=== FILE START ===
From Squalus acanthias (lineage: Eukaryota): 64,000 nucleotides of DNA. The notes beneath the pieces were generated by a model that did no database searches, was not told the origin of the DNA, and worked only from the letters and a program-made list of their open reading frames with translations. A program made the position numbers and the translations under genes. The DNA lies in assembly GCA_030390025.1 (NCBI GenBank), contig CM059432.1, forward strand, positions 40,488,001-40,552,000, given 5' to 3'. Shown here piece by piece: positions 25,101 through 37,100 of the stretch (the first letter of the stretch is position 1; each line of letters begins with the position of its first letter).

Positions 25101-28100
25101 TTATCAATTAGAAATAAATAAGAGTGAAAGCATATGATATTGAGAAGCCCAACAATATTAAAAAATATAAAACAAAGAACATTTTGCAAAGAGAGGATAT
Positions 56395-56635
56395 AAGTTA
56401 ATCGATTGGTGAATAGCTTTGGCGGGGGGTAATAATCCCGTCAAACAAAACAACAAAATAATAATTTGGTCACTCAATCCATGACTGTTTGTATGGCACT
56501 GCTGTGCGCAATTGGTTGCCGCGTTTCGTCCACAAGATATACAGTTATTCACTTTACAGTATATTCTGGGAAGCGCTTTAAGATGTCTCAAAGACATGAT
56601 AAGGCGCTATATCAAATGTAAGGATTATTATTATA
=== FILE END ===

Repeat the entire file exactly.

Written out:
From Squalus acanthias (lineage: Eukaryota): 64,000 nucleotides of DNA. The notes beneath the pieces were generated by a model that did no database searches, was not told the origin of the DNA, and worked only from the letters and a program-made list of their open reading frames with translations. A program made the position numbers and the translations under genes. The DNA lies in assembly GCA_030390025.1 (NCBI GenBank), contig CM059432.1, forward strand, positions 40,488,001-40,552,000, given 5' to 3'. Shown here piece by piece: positions 25,101 through 37,100 of the stretch (the first letter of the stretch is position 1; each line of letters begins with the position of its first letter).

Positions 25101-28100
25101 TTATCAATTAGAAATAAATAAGAGTGAAAGCATATGATATTGAGAAGCCCAACAATATTAAAAAATATAAAACAAAGAACATTTTGCAAAGAGAGGATAT
Positions 56395-56635
56395 AAGTTA
56401 ATCGATTGGTGAATAGCTTTGGCGGGGGGTAATAATCCCGTCAAACAAAACAACAAAATAATAATTTGGTCACTCAATCCATGACTGTTTGTATGGCACT
56501 GCTGTGCGCAATTGGTTGCCGCGTTTCGTCCACAAGATATACAGTTATTCACTTTACAGTATATTCTGGGAAGCGCTTTAAGATGTCTCAAAGACATGAT
56601 AAGGCGCTATATCAAATGTAAGGATTATTATTATA